A longtime Pinellas County employee who oversaw operations at Fort DeSoto is suing the county for overtime compensation he says he was wrongfully denied.
James Wilson worked for the county for 35 years up until his retirement last year. For 20 years, he served as the park supervisor and was on-call 24 hours a day, seven days a week, according to his lawsuit.
The nature of that work meant Wilson often clocked more than 40-hours a week on the job. The Department of Labor mandates under its Fair Labor Standards Act that any employee who works in excess of 40-hours a week is entitled to overtime compensation at time and a half for the extra hours.
Wilson’s lawsuit does not say how much money he believes he’s owed, but is seeking damages in excess of $15,000 including compensation for lost wages and applicable attorneys fees.
Under the Fair Labor Standards Act only employees who are considered executive, administrative, professional or outside sales employees are exempt from overtime compensation. Wilson claims his work to not qualify for an exemption.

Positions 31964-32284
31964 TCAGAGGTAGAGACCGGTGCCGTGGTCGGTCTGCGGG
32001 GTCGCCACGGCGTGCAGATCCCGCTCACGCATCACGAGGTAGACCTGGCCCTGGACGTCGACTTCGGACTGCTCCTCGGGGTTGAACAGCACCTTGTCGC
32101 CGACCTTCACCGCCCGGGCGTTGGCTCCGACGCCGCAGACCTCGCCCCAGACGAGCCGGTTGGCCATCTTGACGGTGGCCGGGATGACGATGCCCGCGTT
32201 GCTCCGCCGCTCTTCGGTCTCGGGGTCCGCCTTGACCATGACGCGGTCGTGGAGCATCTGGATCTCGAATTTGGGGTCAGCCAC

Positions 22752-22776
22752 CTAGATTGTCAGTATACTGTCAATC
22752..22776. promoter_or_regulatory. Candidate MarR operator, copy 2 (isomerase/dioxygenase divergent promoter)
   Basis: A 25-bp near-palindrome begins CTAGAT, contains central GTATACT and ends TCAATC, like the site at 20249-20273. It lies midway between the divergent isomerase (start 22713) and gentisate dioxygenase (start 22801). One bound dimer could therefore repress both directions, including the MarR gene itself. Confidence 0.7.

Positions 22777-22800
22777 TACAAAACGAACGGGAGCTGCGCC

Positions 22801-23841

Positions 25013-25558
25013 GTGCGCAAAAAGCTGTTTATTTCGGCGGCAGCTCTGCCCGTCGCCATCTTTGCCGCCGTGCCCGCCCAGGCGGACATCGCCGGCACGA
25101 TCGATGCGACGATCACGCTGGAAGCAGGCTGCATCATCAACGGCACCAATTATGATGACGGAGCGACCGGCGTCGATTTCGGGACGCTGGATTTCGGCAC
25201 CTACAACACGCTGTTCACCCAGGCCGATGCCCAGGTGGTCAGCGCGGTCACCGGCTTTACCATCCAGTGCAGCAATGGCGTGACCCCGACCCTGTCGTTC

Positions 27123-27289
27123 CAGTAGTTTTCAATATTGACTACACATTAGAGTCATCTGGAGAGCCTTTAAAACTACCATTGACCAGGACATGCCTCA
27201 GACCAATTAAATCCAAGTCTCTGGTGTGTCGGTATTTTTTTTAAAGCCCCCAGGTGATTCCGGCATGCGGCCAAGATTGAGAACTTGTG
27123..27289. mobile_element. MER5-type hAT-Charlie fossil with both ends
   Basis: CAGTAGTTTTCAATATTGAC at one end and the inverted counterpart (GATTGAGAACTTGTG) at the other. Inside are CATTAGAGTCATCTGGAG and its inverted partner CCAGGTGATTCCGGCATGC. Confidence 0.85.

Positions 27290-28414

His lawsuit also claims the county failed to consult an attorney or the Department of Labor to establish whether he was exempt.
Wilson also claims the county failed to keep adequate time records of his work.
As park supervisor, Wilson and his family lived in a house within the park, a perk few people in his position enjoy at other parks. He spent his days checking on sea turtle nests or monitoring bird nests. According to an article in the Tampa Bay Times honoring the park’s 50th anniversary, he measured his success by the number of days he could go without encountering a traffic light — an accomplishment he often made by using his boat to go to the grocery store in St. Pete Beach instead of driving.
But that job perk came at a cost of never really being off. If a problem popped up, he was there to solve it.
Now Wilson thinks he should be compensated.
Pinellas County did not immediately respond to a request for comment. Governments typically are unable to comment on pending litigation.
Wilson filed the lawsuit Dec. 16 in Pinellas County court.